Questions and announcements: You can
usually get a response to your course-related questions most quickly by
posting them at Piazza.com; these postings are public to the whole class (though you may choose to hide your name from your classmates). For questions that apply to you individually, use the private communication feature in Piazza or send electronic mail
to the ID
This goes to both of us, and whoever reads it first can respond. If you
need to reach one of us individually, our individual addresses are listed
We may also send course announcements by Email
to the official course mailing list, so you should check your Email at least daily.
Note that this mailing list goes to the Email address that the registrar
has for you (your UCInet ID). If you prefer to read your Email on another
account, you should set your UCInet account to forward your Email to your
preferred account (from
http://www.oit.uci.edu/email/deliverypoint.html). Don't let this slide; if you miss official
announcements, your grade could suffer.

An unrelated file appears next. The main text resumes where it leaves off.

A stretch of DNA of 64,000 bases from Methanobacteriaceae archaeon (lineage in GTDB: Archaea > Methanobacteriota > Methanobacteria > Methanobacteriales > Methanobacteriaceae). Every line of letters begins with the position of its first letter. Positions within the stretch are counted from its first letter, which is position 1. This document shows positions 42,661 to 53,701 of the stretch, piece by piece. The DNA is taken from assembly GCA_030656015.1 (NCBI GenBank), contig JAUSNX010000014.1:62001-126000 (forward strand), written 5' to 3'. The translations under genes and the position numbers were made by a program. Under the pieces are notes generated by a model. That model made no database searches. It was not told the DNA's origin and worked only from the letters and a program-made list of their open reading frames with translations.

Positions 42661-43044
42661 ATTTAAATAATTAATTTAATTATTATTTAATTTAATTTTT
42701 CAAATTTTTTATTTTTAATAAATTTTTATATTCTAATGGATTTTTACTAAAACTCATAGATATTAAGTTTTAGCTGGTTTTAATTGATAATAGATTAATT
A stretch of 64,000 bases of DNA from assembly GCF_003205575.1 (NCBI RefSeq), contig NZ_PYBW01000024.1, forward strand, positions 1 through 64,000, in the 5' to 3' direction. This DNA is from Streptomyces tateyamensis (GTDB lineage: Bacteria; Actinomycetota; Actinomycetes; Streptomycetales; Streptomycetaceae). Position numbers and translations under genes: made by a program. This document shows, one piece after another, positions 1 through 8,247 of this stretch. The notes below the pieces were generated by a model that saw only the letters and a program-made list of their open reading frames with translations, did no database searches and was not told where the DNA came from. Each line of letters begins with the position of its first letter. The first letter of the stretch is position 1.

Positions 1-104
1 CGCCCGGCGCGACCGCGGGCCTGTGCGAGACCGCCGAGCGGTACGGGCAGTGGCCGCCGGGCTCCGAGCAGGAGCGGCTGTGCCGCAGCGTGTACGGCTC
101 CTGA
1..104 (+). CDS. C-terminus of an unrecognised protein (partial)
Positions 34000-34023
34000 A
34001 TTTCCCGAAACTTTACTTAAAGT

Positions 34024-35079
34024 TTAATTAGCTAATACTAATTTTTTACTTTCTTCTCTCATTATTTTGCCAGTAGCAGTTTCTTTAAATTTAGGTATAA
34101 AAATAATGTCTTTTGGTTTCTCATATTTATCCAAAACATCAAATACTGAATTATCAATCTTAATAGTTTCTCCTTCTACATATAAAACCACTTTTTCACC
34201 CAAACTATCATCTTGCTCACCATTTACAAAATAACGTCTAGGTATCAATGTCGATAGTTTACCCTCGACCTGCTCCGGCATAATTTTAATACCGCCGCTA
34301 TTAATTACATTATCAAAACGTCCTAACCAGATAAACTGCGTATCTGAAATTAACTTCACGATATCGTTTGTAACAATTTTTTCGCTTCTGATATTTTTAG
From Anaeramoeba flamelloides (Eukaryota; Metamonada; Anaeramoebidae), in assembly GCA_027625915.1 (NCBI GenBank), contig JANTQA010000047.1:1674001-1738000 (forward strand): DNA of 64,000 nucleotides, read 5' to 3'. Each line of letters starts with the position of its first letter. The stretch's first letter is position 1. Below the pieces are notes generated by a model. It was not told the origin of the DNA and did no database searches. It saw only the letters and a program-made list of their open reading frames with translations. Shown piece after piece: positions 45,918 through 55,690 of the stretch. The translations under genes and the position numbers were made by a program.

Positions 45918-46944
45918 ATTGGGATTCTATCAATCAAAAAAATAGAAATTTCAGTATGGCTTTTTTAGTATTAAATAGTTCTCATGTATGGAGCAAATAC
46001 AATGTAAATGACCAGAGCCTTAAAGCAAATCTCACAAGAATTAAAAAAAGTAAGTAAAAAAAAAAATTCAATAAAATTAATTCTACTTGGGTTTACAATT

This course has a home page at
Course materials: Every student in the course should have
There are other useful resources on the 139W resources page.
Course requirements and grading: To satisfy the upper division writing requirement, you must receive a grade of C or better in this course; you may also take this class on a pass/not-pass basis (which also requires work at the C level to pass). This is an overview of the quarter's assignments:
In general we will assign scores on a 100-point scale, with 95 a clear A, 85 a clear B, and below 70 not of passing quality (i.e., below C). It is possible but not guaranteed that the cutoffs for course letter grades of A and B will be assigned more leniently; that is, an overall score of 89% might receive an A or A-.
There will be no exams. Like "project courses" in ICS, you will spend nearly all your time on the writing [building the projects].
We're required to say that in unusual circumstances, these criteria could change. We won't make changes arbitrarily, but the world has had a lot of special circumstances lately and we'd like everyone to try to be flexible, rolling as best we can with the punches that come our way.